Most American presidents would have envied Donald J. Trump's opportunity to deliver the State of the Union address last Tuesday. After all, he had a good story to tell: solid economic growth, a falling unemployment rate, rising home prices, increasing consumer confidence and above all, a booming stock market — last week's blips notwithstanding.
While his critics would say Mr. Trump inherited an economy that was already on the mend under President Barack H. Obama, let's not quibble. All presidents take credit for the good things that happen during their presidency — and for the most part, Americans allow them to do so.
The odd part of Mr. Trump's presidency, however, is that despite an economy that seems to be humming along nicely, Americans aren't giving him much credit. His approval rating going into last week's State of the Union speech was barely 40%. Any other president would have been basking in an approval rating in the 60% range.
A day prior to the president's speech, InvestmentNews conducted an online poll of 745 readers that indicated 50% of financial advisers approved of Mr. Trump's job performance. Given that advisers trend older and more conservative than the rest of the U.S. population, one could argue that even that rating is below where it should be. In fact, his approval rating in a similar poll taken just three months after he was sworn in was 70%. Clearly, Mr. Trump has not lived up to his promise, even among financial advisers and even after pushing through a tax bill that most of them overwhelmingly support.
Looking at the recent poll more closely, we see that Mr. Trump earned his highest approval ratings on the economy (63%), terrorism (58%), and immigration (51%). He did not score nearly as well when it came to foreign affairs (47%), the environment (37%), health care (36%) or education (35%). These are major policy areas, and the poll shows that Mr. Trump has a lot of work ahead if he is to win over more of the electorate.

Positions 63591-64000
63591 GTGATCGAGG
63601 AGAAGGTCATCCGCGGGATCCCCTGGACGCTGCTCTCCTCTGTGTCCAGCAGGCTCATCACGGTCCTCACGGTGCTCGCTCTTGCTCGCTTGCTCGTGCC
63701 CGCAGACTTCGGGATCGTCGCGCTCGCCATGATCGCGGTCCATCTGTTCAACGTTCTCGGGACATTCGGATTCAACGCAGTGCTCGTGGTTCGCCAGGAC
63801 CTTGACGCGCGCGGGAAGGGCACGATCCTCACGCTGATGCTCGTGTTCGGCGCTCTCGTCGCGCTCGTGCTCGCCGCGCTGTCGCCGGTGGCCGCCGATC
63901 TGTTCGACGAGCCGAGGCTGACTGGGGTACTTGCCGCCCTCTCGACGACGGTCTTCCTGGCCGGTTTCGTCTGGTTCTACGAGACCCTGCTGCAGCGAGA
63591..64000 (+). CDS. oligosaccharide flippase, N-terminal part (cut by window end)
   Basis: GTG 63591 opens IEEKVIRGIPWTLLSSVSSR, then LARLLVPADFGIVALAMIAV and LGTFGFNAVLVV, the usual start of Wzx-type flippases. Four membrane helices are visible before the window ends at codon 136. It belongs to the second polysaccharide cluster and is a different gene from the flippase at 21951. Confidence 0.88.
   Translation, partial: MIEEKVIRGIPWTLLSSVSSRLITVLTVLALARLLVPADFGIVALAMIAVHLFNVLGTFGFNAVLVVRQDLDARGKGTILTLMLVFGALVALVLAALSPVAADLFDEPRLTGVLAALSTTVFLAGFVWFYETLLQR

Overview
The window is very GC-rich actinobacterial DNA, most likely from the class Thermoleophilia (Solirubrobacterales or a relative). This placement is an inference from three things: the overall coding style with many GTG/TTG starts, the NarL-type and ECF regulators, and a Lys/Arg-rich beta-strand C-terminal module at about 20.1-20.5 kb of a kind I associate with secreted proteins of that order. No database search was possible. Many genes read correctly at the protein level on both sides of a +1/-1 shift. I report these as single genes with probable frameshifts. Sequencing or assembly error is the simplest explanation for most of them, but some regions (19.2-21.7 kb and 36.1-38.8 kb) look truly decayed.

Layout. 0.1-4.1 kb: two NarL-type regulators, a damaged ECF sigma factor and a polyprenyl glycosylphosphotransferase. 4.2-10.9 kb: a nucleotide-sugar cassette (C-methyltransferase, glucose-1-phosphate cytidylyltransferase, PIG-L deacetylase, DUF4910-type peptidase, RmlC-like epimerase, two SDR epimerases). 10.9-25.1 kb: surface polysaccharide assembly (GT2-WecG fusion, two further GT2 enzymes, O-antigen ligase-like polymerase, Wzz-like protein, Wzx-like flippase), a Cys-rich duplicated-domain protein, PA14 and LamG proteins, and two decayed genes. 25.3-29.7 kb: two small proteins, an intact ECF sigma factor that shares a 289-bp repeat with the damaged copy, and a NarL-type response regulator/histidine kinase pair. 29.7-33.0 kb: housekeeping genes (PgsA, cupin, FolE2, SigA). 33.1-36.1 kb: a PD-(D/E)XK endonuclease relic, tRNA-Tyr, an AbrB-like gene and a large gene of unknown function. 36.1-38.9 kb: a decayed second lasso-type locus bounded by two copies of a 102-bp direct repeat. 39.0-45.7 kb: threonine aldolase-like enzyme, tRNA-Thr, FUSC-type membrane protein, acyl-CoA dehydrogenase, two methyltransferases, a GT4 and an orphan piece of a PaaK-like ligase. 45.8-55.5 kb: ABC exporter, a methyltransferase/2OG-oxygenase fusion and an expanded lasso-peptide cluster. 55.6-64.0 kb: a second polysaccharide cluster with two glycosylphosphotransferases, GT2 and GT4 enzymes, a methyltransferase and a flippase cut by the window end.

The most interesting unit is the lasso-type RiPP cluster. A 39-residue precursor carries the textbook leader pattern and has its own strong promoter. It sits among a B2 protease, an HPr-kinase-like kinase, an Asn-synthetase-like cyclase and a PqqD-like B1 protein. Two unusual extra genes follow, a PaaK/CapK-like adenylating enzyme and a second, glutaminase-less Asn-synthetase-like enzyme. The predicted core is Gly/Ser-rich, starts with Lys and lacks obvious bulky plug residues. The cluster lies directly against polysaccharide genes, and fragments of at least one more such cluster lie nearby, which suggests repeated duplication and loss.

Much has been said of Mr. Trump's pugnacious leadership style, his constant tweeting and his eagerness to pick political fights, not only at home but around the world. While some of his supporters endorse this take-no-prisoners attitude, others — and most Americans in general — wish he would tone down the rhetoric.
Those who speak for him in the administration say Americans will ultimately judge him by the results he gets and not his style. However, if that were true, wouldn't Mr. Trump have a higher approval rating at this point in his presidency?
The fact of the matter is, leadership style does count. People in all walks of life, including the president, are judged by how they comport themselves. It can help them win friends and move their agenda forward, or make enemies and prevent them from attaining their political and policy goals.
In his State of the Union address, Mr. Trump called on Congress to commit $1.5 trillion to infrastructure spending. In the past, repairing America's aged bridges and roads has been an issue Republicans and Democrats in Congress felt they could come together on. But even that proposal got a lukewarm reaction last week.
Congress is as polarized as ever — perhaps even more so since Mr. Trump took office — and pleas for unity like the one he made in last week's speech are not going to matter unless he shows he is willing and able to change the way he governs and communicates.
Mr. Trump has three years to right his presidential ship and move the country forward. We are waiting to see if he is up to the challenge.